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Gillian Lovegrove (born 1942) is a retired computer scientist and academic. She was Dean of the School of Informatics at Northumbria University, president of the Conference of Professors and Heads of Computing and was Higher Education consultant to the British Computer Society and manager of its Education and Training Forum. She is known for her interest in gender imbalance in computer education and employment, and her public discussion of possible solutions to a shortage of information technology graduates in the UK.

Gillian Lovegrove
Born
Gillian Lesley Lowther

(1942-10-28) 28 October 1942 (age 76)
Alma materNewnham College, Cambridge, Cambridge University
Occupationcomputer scientist, academic
EmployerPortsmouth Polytechnic, Southampton University, University of Staffordshire, Northumbria University, British Computer Society

Early life and educationEdit

Gillian Lesley Lowther, now Gillian Lovegrove, was born in Yorkshire on 28 October 1942[1] and grew up in the Hull area.[2] She went to Malet Lambert School and then to Newnham College, Cambridge to study mathematics. After her first degree in 1964, she did a Masters-equivalent Diploma at Cambridge University in Numerical Analysis and Automatic Computing.

CareerEdit

She was a lecturer in mathematics at Portsmouth Polytechnic from 1965–1968 and then went as a research fellow to Southampton University, where she started maths lecturing in 1969.[1] Her career had to be part-time as she combined it with motherhood responsibilities for a few years in the 1970s.[2] In 1974 she got her PhD with a dissertation on modular operating systems, after studying under David Barron,[3] and in 1980 she began full-time lecturing in computer studies at Southampton. Her next research interest was object-oriented computing.[4]

She co-wrote two papers about girls and computer education: Where Are All the Girls? (1987) and Where Are the Girls Now? (1991) with Wendy Hall, a colleague at Southampton. Lovegrove also organised "Women into Computing" conferences in the late 1980s where one of the themes that emerged was "dismay at the low number of women taking computing courses or following computing careers".[5] In 1992 she went to the University of Staffordshire's School of Computing where she was associate dean and head of information systems.[4] She was also in the "IT EQUATE" team exploring ways of encouraging more girls at school to consider IT as an area of study and as a future career.[6] In 1995 a reviewer said her chapter, Women in Computing, in Professional Awareness in Software Engineering[7] "grapples with the very difficult policy issues in the areas of legislation, institutional culture, and positive action".[8]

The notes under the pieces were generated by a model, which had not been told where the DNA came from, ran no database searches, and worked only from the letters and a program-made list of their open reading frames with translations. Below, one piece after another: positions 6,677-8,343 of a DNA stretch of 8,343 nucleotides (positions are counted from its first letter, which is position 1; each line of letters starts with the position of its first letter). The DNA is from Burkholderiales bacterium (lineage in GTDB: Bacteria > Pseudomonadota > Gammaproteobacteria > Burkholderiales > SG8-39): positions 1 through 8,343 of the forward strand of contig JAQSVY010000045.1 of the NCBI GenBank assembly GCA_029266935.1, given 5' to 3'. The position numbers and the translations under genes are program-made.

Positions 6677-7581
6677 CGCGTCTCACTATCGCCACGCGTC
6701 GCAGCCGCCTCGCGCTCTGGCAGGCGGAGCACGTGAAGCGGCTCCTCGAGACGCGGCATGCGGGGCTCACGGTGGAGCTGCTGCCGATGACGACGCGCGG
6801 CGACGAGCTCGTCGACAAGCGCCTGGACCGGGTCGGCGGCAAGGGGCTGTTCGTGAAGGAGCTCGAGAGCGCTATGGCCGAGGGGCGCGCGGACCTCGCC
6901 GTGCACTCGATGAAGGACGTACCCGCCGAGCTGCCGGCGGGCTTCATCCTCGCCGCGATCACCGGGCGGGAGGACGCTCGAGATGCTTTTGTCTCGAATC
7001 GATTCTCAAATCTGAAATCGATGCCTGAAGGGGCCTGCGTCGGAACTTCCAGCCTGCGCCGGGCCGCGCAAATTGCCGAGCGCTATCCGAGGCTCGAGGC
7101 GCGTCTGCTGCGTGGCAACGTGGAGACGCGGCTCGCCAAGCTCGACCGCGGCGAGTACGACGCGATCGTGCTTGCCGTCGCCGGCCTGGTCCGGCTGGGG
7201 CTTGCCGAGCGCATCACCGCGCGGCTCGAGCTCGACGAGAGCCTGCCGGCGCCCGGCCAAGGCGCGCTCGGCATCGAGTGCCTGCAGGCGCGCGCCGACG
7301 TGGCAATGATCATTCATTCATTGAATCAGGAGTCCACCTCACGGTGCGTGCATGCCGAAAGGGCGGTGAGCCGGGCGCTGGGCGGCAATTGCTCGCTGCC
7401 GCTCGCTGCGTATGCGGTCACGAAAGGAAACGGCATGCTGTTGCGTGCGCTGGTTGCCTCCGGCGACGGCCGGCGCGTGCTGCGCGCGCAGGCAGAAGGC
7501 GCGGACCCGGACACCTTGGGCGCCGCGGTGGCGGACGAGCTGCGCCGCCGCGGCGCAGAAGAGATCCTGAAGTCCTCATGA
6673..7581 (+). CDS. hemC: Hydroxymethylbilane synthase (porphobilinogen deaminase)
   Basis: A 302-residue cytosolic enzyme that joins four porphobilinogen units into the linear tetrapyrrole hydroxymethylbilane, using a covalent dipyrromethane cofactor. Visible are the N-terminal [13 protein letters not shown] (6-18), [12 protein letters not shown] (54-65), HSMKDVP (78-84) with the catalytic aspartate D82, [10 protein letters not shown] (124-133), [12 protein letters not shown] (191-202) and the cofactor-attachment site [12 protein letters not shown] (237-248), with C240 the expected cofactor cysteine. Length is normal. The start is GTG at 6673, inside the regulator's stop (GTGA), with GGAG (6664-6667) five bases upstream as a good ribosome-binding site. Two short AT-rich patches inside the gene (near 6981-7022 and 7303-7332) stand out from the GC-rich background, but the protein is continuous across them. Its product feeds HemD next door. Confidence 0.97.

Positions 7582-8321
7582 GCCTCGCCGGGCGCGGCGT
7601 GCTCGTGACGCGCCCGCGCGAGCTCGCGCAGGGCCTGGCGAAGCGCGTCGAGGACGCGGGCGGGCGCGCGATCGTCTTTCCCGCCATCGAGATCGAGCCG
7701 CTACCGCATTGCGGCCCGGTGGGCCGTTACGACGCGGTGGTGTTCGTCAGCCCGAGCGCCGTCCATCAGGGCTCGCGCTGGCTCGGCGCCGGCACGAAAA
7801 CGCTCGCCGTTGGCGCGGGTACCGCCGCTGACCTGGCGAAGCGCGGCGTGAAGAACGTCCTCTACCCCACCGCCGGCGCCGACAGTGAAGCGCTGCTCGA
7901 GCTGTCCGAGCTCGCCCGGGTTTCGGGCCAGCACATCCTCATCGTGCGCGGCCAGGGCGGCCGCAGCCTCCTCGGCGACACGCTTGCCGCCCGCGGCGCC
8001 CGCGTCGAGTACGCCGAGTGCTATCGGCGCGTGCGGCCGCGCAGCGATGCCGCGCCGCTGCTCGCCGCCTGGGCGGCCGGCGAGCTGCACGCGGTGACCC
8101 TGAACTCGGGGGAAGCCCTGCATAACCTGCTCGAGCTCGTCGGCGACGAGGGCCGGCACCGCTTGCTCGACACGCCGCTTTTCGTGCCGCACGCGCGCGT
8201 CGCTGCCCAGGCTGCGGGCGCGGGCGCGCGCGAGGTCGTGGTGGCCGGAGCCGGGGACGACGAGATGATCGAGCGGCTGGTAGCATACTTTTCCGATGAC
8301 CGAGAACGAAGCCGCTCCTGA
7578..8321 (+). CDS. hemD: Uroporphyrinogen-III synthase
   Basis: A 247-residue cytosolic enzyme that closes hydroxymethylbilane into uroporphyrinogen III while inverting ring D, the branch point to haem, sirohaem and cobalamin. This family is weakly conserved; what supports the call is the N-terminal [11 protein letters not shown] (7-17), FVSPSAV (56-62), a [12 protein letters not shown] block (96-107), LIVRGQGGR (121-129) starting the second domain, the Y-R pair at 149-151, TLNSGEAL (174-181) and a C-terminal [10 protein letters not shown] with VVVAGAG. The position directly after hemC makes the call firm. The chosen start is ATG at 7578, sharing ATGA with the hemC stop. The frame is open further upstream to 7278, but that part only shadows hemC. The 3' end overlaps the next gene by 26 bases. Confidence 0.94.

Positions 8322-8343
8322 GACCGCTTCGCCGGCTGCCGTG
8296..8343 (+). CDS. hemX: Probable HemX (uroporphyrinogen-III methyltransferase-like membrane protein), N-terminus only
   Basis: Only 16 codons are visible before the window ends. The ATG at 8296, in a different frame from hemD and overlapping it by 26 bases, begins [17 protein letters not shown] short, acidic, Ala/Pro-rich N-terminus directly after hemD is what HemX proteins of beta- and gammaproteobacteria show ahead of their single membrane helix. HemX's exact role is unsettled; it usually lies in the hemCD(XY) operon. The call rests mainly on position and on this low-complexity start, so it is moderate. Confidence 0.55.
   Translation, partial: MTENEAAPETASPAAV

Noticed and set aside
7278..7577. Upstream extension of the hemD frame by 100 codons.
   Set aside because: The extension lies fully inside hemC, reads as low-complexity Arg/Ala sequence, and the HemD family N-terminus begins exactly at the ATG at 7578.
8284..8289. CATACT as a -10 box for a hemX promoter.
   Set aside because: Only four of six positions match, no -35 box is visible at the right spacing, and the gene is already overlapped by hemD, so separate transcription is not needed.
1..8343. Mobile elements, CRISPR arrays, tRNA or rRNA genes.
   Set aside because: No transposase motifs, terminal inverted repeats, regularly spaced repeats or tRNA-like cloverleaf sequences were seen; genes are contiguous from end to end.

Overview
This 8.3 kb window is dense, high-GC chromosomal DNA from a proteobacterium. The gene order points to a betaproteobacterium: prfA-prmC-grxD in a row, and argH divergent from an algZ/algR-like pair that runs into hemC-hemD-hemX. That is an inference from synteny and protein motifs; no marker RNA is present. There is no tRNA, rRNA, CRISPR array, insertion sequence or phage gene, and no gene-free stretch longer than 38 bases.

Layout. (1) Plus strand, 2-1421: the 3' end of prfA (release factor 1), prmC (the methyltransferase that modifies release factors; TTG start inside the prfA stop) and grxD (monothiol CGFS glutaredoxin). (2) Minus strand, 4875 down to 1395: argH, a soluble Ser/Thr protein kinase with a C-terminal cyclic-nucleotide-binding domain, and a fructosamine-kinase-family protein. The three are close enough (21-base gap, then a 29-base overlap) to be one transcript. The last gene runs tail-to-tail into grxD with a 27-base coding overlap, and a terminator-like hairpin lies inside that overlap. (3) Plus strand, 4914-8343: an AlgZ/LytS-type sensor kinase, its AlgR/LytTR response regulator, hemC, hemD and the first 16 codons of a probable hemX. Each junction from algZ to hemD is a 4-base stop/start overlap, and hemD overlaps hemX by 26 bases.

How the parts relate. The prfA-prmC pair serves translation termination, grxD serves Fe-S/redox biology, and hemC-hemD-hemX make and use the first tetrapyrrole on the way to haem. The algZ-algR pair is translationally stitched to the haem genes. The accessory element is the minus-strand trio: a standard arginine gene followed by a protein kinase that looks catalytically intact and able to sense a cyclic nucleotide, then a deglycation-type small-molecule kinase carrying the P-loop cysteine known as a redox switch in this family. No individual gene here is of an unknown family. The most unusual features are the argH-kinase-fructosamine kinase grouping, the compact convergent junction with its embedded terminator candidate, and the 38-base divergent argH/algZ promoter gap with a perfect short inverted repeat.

She was concerned not only about a shortage of women in computing but also more generally about a shortage of information technology graduates in the UK and gave evidence on this subject to the Parliamentary Information Technology Committee in 2001.[9] She suggested ways for universities to help create "a culture which does not exclude women" from computing.[10] She continued making similar points about under-representation of women and an inadequate supply of IT graduates at conferences and elsewhere.[11] The Times Higher Education Supplement said her field had become "the image of computing and what more computing departments can do for the UK economy".[12] At a "Build Britain's Brainpower" conference in 2002 she proposed "joint teaching schemes between employers and universities", even though she felt teaching staff were already over-stretched after a period of rapid expansion in student numbers.[13]

She was head-hunted by Northumbria University in 1999[2] to be Head of the School of Informatics, which grew under her leadership.[4] She has also been chair of the Council of Professors and Heads of Computing (CPHC) and chaired the CPHC Information Strategy Group. She was manager of the British Computer Society (BCS) Education and Training Forum, and a Higher Education consultant for the BCS.

ReferencesEdit

  1. ^ a b Newnham College Register, 1990, p144
  2. ^ a b c Gillian Lovegrove: Interview Conducted by Janet Abbate for the IEEE History Center, 20 September 2001
  3. ^ Southampton University biography
  4. ^ a b c Janet Abbate, Recoding Gender: Women's Changing Participation in Computing, MIT 2012, pp153-155
  5. ^ Lovegrove, Gillian, Segal, Barbara (Eds.),Women into Computing: Selected Papers 1988–1990, Springer 1991
  6. ^ .G. Lovegrove, M. Fletcher, C. Johnson and C. Mayer: Staffordshire IT EQUATE: Project and Plans. IFIP Conference on Women, Work and Computerization, Manchester 1994
  7. ^ Colin Myers, Professional Awareness in Software Engineering, McGraw-Hill 1995
  8. ^ Rupert Simpson, 'Choices and the feel-right factor: Computer Books', The Times Higher Education Supplement, 8 Sep 1995
  9. ^ Goodwin, 'IT groups demand skills top party manifestos', Computer Weekly, Jan 2001
  10. ^ 'Recruiting the New IT Girls', BBC, 23 Jan 2002
  11. ^ IT Professionals in Education:Increasing the Supply, 2005
  12. ^ Claire Sanders, 'A Woman's Place Is In The Laboratory', The Times Higher Education Supplement, 12 Oct 2001, p7
  13. ^ Caroline Davis, Skills Shortage Hits IT Industry, The Times Higher Education Supplement, 15 Feb 2002, p3